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Trump Is No Savior

It is fitting that the biggest movie in the world this year is the story of a messiah gone wrong.

I’m speaking, of course, about Denis Villeneuve’s “Dune” sequel, the story of a savior who broke bad in a specific way: He manipulated prophecy to unleash the religious fervor of an entire people against a hated foe.

The “Dune” movies present a beautifully shot, marvelously acted, fantastical tale set in a distant future, but they’re very much grounded in the dark reality of human nature here and now. When people are angry and afraid, they will look for a savior. When that anger and fear is latched to faith and prophecy, they will yearn for a religious crusade.

There’s a version of this same story playing out in the United States, but because the anger and fear are so overwrought, the prophecies so silly, and the savior so patently absurd, we may be missing the religious and cultural significance of the moment. A significant part of American Christianity is spiraling out of control.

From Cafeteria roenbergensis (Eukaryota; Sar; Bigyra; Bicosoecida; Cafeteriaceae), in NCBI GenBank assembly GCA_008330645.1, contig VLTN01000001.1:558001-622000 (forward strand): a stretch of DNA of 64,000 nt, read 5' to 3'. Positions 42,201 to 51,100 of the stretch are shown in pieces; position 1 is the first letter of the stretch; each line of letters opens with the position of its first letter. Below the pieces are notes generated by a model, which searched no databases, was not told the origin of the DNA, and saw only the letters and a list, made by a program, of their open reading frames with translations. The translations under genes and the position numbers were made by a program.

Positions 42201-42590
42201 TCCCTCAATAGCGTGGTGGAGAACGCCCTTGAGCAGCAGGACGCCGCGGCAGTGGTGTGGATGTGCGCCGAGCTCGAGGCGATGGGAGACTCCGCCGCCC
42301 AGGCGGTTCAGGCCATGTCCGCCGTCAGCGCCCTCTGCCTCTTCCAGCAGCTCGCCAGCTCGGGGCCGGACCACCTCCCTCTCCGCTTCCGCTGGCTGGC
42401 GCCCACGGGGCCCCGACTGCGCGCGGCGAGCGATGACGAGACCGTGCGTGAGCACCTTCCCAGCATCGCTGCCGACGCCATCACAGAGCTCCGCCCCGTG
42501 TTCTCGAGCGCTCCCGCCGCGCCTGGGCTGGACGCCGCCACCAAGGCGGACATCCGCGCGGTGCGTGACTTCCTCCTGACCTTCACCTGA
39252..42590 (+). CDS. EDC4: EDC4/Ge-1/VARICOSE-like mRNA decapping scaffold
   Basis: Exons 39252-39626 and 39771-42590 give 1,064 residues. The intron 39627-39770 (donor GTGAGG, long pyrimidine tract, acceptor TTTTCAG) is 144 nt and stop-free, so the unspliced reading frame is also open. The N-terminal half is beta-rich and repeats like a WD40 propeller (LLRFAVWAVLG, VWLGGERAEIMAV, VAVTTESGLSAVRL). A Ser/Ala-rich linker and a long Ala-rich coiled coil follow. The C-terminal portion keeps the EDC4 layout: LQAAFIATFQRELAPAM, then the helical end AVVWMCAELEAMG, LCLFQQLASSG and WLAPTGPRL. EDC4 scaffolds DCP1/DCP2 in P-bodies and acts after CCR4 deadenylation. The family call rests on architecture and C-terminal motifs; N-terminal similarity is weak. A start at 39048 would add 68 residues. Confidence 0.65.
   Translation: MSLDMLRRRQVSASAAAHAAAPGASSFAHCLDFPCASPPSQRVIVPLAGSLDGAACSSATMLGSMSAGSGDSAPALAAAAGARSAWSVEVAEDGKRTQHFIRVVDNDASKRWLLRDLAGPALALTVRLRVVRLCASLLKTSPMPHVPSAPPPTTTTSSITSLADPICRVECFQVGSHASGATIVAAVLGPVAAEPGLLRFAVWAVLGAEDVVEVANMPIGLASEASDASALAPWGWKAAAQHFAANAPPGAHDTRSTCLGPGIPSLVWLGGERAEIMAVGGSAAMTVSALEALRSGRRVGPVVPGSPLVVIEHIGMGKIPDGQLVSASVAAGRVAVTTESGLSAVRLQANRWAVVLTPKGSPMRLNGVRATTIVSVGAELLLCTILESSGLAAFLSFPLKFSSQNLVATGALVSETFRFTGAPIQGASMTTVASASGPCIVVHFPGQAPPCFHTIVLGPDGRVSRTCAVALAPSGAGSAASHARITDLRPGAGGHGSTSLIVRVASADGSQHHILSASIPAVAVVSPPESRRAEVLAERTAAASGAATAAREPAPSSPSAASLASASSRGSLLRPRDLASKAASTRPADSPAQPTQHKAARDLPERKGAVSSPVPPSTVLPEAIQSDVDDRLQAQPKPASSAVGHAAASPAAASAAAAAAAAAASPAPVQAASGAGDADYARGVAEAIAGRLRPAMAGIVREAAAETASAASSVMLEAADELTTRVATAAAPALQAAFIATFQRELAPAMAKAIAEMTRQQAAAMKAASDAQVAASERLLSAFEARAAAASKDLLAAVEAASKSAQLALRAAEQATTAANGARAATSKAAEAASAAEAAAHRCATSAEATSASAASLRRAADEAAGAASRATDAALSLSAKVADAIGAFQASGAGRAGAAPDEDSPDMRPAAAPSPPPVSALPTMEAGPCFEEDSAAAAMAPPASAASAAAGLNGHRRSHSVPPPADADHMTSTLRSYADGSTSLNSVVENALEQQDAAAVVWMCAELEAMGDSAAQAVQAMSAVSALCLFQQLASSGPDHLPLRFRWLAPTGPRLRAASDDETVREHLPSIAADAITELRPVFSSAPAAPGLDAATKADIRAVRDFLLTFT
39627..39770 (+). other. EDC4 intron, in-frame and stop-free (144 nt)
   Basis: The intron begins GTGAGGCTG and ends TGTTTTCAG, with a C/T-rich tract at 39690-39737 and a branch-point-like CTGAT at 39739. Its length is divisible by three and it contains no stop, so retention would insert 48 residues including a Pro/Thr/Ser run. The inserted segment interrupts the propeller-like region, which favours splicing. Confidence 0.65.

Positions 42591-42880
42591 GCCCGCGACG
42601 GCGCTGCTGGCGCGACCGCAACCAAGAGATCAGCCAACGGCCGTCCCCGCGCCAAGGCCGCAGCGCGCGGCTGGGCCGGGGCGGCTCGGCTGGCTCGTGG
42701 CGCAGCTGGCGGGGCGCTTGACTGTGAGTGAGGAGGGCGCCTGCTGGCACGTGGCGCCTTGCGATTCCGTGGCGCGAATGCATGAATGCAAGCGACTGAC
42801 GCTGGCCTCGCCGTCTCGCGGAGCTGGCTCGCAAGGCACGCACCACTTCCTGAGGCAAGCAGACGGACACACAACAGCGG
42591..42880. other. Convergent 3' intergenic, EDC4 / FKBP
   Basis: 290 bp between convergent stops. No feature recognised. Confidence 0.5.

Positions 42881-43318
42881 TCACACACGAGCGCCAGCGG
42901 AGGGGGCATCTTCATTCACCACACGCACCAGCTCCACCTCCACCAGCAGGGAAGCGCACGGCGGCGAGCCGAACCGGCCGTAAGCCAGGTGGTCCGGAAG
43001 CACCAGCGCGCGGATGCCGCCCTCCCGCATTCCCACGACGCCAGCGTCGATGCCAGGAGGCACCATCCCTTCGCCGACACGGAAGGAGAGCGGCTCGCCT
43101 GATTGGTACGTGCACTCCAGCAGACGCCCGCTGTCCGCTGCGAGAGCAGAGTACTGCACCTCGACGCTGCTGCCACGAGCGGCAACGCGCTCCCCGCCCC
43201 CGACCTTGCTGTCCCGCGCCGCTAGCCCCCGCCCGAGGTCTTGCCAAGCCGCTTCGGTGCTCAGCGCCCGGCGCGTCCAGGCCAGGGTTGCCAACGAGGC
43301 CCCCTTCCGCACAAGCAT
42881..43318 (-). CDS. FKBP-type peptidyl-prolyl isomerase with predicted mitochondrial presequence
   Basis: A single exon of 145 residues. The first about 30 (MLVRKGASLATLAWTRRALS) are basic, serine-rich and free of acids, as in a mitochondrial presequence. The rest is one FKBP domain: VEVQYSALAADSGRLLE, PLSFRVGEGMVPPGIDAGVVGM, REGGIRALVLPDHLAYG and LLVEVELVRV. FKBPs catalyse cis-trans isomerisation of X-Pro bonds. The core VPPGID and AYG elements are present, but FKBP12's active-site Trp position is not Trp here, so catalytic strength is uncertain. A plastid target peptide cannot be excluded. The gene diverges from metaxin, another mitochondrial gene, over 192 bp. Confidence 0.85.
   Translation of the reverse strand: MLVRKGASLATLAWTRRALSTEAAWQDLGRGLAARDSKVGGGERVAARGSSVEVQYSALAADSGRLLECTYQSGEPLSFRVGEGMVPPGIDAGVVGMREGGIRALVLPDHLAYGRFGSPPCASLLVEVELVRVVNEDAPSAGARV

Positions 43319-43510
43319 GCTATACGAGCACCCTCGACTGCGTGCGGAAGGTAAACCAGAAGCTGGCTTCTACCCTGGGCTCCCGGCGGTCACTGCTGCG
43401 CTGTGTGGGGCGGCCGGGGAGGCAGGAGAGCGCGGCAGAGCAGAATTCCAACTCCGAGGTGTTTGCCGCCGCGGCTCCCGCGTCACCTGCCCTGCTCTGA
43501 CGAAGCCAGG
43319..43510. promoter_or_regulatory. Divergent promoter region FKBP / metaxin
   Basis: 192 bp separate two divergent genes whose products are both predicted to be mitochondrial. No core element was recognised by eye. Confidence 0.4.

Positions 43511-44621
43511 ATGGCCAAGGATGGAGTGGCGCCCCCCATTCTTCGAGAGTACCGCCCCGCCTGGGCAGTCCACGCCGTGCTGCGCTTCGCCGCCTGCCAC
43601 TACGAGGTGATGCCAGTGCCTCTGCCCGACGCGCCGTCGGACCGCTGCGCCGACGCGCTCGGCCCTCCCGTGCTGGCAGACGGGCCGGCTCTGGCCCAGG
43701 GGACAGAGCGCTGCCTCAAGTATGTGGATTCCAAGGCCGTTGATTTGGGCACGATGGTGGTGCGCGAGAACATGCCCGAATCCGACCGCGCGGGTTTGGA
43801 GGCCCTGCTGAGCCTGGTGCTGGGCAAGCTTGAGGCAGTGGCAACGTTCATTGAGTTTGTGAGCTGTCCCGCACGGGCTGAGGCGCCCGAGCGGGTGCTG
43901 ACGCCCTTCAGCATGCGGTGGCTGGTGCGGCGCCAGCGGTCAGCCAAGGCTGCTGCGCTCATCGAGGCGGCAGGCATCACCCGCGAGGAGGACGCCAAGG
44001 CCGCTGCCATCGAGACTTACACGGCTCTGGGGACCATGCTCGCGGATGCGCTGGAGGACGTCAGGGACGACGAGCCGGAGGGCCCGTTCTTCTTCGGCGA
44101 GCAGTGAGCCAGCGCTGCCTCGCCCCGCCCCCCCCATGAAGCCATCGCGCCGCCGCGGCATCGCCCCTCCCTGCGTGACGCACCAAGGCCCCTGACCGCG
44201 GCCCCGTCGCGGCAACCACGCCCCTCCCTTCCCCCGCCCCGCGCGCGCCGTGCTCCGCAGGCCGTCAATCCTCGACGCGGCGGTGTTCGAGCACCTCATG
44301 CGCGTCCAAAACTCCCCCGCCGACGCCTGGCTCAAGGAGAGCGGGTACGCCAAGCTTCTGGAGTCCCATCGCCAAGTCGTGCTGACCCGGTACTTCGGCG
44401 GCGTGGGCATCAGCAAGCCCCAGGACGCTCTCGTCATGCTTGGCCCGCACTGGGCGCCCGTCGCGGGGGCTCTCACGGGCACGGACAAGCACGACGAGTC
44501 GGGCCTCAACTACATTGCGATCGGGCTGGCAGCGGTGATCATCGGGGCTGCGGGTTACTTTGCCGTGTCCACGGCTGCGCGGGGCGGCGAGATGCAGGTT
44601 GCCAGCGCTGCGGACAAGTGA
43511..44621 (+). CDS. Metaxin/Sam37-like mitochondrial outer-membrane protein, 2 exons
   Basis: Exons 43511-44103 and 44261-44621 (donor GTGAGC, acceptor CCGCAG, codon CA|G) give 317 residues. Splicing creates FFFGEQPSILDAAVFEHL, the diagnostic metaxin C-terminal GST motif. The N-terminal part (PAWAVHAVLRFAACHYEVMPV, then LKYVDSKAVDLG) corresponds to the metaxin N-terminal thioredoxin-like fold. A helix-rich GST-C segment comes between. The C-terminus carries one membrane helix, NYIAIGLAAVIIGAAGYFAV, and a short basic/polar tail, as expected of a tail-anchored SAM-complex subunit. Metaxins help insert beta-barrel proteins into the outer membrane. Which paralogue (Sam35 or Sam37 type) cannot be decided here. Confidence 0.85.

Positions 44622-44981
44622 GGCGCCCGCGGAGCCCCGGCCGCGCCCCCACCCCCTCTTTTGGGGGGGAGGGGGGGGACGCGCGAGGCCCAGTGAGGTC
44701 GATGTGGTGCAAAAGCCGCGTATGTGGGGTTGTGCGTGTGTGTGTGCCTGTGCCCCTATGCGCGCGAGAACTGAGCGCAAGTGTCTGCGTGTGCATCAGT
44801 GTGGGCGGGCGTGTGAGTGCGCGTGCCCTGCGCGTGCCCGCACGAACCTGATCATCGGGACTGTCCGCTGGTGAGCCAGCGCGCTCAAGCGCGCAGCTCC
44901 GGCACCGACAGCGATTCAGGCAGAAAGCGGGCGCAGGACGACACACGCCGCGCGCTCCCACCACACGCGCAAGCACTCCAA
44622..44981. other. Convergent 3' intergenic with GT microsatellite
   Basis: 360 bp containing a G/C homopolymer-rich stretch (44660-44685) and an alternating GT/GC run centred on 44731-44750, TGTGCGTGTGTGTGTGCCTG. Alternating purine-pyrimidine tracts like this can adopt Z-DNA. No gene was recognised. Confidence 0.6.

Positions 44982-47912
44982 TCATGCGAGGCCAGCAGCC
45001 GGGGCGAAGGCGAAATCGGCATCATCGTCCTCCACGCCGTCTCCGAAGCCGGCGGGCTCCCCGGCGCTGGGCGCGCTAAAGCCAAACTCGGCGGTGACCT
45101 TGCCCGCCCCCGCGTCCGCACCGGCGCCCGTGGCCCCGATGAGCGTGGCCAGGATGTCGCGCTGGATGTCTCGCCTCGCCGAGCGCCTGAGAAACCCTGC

The signs are everywhere. First, there’s the behavior of the savior himself, Donald Trump. On Monday of Holy Week, he compared himself to Jesus Christ, posting on Truth Social that he received a “beautiful” note from a supporter saying that it was “ironic” that “Christ walked through his greatest persecution the very week they are trying to steal your property from you.”

On Tuesday, he took to Truth Social to sell a $60 “God Bless the USA Bible” (the “only Bible endorsed by President Trump”), an edition of the King James Bible that also includes America’s founding documents. “Christians are under siege,” he said. The Judeo-Christian foundation of America is “under attack,” Trump claimed, before declaring a new variant on an old theme: “We must make America pray again.”

Two weeks ago, Charlie Kirk, the founder of Turning Point USA, told a Christian gathering that Democrats “want full and complete destruction of the United States of America.” Kirk is a powerful Trump ally. He has millions of followers on social media and is hoping to raise more than $100 million in 2024 to help mobilize voters for Trump.

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